Quick medical facts

A couple is regarded as having a fertility problem when they have not conceived after 12 months of regular unprotected sexual intercourse. About 15% of Australian couples of reproductive age have a fertility problem. Find that hard
to believe? That’s because most of them don’t talk about
it. Infertility is not just a female problem. In about 40%
of infertile couples, the problem is a male factor, in about
40% it is a female one. For the remaining 20%, it is a
joint problem or the cause is unknown, which is known
as ‘idiopathic’. The important thing to remember is that
it is no-one’s ‘fault’. The causes of infertility are many
and varied. Some common causes are: problems with the production of sperm or eggs, with the fallopian tubes or
the uterus; endometriosis; frequent miscarriage; poor sperm quality; as well as hormonal and autoimmune  (antibody) disorders in both men and women.

Treatments for infertility are many and varied. Some common treatments are: medications to improve production of eggs, or to improve numbers or quality of sperm (less common); surgery on the fallopian tubes to fix blockages; insemination of the woman with donor sperm or sometimes with her partner’s sperm; In Vitro Fertilisation (IVF) and related treatments such as GIFT. Some people try natural treatments, such as herbs, acupuncture and meditation.

Infertility treatments are not successful for all people.

‘Just relaxing’ or taking a holiday does not cure infertility. For 80% of couples there is a proven medical cause. For those for whom there is not an explainable cause (‘idiopathic’ infertility), all that we know is that medical science is not yet able to find the cause. There is no evidence to suggest that stress causes infertility. There is plenty of evidence, however, that infertility causes stress!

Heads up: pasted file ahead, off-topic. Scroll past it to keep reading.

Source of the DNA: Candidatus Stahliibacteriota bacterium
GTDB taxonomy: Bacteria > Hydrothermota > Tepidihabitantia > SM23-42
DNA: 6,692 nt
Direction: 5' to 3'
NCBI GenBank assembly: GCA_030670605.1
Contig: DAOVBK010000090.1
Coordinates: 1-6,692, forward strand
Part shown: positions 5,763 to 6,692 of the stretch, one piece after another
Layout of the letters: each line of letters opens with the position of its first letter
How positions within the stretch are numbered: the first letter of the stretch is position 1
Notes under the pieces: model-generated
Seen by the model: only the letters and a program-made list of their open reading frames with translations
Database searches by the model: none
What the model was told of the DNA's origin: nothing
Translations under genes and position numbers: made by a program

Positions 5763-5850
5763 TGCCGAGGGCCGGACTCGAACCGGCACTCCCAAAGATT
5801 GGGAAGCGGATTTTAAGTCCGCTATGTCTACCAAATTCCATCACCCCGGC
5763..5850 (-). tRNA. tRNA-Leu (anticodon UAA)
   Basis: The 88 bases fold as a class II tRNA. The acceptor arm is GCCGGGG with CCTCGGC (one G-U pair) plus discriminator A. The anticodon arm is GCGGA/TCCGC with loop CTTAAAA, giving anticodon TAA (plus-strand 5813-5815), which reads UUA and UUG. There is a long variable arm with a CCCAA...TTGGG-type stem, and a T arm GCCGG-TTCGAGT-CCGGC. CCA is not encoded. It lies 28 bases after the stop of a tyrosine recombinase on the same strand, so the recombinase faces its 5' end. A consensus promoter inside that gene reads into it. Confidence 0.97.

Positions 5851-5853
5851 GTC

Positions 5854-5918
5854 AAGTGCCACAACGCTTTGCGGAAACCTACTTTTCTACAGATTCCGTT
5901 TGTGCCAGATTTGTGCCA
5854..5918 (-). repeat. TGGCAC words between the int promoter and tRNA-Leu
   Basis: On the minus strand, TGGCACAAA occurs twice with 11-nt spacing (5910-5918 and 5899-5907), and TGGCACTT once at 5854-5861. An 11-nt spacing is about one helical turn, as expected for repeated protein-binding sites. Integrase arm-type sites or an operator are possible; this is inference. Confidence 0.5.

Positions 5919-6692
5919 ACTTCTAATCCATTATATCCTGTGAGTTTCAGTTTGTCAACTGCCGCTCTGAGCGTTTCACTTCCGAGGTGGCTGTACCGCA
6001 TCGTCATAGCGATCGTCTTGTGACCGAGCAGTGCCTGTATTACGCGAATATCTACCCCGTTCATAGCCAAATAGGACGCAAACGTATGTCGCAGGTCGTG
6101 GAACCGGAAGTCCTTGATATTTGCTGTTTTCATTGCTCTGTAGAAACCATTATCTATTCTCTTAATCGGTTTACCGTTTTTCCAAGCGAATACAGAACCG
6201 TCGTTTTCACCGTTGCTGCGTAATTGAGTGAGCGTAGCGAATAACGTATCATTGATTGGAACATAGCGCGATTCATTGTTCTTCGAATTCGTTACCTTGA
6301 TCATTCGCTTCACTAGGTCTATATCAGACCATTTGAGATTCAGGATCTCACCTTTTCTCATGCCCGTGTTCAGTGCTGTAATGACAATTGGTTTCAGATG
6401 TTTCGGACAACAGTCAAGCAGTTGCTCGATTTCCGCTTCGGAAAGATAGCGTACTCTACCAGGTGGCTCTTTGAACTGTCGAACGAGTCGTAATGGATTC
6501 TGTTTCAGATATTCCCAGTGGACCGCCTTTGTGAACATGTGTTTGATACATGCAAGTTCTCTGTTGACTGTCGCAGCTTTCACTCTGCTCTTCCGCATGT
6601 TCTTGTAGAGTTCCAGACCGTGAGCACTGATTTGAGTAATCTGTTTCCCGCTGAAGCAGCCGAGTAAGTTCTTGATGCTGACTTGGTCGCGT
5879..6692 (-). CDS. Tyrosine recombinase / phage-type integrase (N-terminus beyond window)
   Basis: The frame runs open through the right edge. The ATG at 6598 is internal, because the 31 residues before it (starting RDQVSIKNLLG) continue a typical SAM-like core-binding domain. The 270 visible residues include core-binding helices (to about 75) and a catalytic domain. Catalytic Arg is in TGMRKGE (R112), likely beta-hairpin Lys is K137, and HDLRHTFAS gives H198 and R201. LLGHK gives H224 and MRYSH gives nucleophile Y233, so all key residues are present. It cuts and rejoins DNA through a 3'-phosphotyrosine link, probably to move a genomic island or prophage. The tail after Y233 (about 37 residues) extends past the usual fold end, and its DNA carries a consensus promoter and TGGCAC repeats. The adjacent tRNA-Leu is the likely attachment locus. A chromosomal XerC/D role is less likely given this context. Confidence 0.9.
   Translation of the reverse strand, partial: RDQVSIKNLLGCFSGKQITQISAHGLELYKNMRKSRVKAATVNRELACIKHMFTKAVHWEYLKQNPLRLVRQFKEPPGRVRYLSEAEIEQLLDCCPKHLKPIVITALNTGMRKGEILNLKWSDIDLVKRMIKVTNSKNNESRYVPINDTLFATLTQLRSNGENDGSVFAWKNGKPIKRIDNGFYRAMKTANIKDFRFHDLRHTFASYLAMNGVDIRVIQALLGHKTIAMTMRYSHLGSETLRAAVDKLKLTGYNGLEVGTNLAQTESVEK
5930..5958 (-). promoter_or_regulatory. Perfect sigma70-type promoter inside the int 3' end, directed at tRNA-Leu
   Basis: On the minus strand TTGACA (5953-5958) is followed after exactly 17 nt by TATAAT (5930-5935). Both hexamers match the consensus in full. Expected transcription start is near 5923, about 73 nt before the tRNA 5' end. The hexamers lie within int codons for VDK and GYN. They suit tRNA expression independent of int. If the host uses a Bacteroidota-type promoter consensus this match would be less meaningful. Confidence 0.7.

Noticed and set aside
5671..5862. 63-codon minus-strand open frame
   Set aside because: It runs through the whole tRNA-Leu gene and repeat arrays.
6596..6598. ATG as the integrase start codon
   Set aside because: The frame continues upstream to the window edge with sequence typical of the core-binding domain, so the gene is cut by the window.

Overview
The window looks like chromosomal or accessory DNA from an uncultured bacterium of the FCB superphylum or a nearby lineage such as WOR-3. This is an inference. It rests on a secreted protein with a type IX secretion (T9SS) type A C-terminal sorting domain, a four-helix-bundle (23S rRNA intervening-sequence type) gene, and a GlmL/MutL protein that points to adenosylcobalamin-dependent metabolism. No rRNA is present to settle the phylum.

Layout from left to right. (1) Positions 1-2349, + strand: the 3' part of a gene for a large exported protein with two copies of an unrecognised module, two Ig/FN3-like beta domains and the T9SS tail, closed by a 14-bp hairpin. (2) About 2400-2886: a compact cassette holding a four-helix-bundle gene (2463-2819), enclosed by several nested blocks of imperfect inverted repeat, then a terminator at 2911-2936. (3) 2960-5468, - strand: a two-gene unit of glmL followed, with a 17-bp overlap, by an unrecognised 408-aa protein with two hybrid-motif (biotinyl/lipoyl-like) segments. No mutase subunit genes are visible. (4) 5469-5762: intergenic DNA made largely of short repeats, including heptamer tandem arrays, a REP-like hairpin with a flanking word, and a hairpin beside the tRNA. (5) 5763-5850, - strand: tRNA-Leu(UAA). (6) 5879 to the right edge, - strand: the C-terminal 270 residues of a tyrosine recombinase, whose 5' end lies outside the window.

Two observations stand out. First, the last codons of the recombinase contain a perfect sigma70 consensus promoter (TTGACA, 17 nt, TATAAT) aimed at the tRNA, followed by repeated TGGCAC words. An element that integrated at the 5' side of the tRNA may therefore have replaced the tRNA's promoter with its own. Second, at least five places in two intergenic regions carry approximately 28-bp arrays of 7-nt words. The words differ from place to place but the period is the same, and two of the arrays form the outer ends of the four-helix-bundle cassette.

Adoption doesn’t “cure” infertility. You have probably heard
of – or perhaps you know – a couple who was infertile for years, then adopted, then became pregnant. Perhaps you thought that it was because the couple “stopped thinking about it” that they were able to conceive. A number of research projects have looked into this phenomenon, and found that infertile couples
who don’t adopt have the same chance of becoming pregnant after a certain number of years as infertile couples who do adopt. This is because a small percentage of infertile coupes
will always manage to conceive after a number of years. We probably just hear more about the ones who’ve adopted.
Some couples will opt to create a family by adoption. Others
will remain without children.